The London 2012 stadium may have justly attracted much of the attention during the Olympics, but its newer Scottish equivalent has delivered considerably more facilities from a broadly similar budget. The £116m Glasgow complex is the only significant new sporting venue constructed for the 2014 Commonwealth Games and will provide only the UK’s third major velodrome after London and Manchester. But it also offers a wealth of other sporting, leisure and commercial amenities, all of which can be accessed by the general public as well as elite athletes. This includes a 1,000-seat 2,500m² multi-purpose sports hall, gym, spa, conference facilities and offices for various Scottish sporting bodies. The Emirates Arena represents an ingenious consolidation of a disparate range of activities.
King’s Cross Station Redevelopment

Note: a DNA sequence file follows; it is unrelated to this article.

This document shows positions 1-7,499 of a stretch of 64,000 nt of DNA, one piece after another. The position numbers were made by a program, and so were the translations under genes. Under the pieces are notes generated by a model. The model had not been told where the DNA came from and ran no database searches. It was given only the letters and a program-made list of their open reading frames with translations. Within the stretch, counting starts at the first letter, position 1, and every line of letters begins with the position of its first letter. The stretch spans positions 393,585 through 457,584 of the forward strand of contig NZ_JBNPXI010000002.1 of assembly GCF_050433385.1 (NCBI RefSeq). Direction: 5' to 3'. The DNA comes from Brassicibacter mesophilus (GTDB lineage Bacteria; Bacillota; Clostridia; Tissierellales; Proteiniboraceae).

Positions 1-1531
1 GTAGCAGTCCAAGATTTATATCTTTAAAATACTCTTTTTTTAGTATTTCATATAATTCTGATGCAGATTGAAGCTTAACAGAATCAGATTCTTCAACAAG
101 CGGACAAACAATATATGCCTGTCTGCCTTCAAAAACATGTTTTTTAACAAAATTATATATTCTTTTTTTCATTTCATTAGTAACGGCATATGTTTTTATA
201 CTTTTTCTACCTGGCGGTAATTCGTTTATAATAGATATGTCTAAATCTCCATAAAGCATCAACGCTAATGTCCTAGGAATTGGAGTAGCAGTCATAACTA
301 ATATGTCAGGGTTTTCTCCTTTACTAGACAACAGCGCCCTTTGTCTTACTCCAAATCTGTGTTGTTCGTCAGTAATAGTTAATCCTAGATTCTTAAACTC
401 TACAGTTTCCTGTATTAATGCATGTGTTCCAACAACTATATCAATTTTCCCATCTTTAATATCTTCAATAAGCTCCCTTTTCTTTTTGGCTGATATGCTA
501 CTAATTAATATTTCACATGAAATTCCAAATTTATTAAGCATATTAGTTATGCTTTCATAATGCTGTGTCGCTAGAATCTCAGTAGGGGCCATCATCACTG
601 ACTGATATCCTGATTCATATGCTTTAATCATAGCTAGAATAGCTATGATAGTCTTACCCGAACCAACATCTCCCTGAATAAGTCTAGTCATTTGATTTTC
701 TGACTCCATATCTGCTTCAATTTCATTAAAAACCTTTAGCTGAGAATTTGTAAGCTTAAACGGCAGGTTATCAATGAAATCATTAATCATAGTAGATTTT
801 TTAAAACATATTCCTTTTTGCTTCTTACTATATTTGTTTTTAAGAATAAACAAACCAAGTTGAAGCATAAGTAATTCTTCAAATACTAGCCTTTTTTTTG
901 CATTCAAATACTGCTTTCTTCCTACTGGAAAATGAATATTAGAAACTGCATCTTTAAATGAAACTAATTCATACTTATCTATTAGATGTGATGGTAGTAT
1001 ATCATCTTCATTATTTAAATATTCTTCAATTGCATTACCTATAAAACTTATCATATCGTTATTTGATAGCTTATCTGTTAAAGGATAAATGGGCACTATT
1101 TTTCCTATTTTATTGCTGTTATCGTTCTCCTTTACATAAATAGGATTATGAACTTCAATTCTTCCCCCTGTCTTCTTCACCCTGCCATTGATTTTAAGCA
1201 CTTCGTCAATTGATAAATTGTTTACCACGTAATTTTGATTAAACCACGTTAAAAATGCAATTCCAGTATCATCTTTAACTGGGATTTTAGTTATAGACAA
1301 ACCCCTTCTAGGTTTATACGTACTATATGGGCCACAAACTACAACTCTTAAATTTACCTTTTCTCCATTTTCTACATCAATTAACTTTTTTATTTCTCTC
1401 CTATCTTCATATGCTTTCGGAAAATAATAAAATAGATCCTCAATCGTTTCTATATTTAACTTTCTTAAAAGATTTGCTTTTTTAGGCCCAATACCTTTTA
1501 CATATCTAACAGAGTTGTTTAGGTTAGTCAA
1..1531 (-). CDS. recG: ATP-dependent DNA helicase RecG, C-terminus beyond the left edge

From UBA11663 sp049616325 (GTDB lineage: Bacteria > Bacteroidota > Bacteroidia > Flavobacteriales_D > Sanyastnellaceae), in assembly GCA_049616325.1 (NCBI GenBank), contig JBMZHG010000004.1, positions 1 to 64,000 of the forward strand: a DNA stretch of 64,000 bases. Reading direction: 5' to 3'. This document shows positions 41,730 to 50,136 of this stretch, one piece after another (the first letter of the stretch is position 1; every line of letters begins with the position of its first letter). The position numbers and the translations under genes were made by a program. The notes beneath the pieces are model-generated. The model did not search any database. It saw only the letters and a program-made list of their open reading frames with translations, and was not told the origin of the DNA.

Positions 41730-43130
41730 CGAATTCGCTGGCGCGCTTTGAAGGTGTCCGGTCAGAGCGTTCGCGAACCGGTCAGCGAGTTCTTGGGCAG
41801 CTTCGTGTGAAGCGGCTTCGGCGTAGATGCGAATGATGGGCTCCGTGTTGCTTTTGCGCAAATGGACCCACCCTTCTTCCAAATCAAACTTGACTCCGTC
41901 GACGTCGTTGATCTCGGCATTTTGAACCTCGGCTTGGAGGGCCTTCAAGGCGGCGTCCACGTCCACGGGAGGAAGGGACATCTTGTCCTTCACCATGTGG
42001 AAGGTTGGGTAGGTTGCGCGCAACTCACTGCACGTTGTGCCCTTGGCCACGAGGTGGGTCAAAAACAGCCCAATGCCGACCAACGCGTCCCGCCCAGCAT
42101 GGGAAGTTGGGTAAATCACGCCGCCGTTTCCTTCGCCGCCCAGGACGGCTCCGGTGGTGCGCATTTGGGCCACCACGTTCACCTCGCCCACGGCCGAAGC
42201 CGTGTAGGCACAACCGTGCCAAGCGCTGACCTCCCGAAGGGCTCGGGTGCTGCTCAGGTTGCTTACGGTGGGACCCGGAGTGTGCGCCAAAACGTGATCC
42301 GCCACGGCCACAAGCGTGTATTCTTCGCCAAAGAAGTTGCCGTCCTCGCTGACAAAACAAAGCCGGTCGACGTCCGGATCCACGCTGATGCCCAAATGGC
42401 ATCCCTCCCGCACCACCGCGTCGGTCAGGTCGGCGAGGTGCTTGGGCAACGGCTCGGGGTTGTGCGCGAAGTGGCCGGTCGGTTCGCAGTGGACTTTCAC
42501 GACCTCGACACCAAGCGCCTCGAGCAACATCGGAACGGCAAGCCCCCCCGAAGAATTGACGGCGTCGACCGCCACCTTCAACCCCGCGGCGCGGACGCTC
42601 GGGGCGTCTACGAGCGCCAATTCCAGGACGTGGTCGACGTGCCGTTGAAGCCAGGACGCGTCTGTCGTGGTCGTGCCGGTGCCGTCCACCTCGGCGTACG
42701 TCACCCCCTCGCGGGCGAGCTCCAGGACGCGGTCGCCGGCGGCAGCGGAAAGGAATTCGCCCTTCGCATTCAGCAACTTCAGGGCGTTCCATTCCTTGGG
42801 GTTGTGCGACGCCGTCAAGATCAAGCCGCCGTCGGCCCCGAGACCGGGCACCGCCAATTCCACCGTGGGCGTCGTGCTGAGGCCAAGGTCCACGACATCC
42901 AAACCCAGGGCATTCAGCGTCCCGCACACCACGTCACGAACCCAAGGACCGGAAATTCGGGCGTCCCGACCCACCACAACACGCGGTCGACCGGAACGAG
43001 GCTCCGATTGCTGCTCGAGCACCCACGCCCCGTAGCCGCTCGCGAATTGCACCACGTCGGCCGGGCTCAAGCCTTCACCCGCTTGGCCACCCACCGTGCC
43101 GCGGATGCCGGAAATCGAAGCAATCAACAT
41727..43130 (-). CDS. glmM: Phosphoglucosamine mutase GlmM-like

ARCHITECT: John McAslan + Partners
CLIENT: Network Rail
SUBMITTED BY: John McAslan + Partners
The opening of the spectacular Western Concourse at King’s Cross station marks arguably the most significant milestone in the terminus’ long programme of redevelopment. The largest single-span station structure in Europe is a visual and engineering tour-de-force, which carves a new functional and civic heart into one of the world’s oldest railway terminuses. Sixteen steel tree-form columns sprout beams that radiate dramatically over a soaring elliptical roof 150m wide and 20m high. But the King’s Cross project is about more than this stunning space, it also involves the meticulous restoration of the station’s historic fabric, including the magnificent twin 250m-long Victorian main train sheds. King’s Cross harnesses the very latest design and conservation technologies to rekindle the romance and anticipation of a bygone age of travel.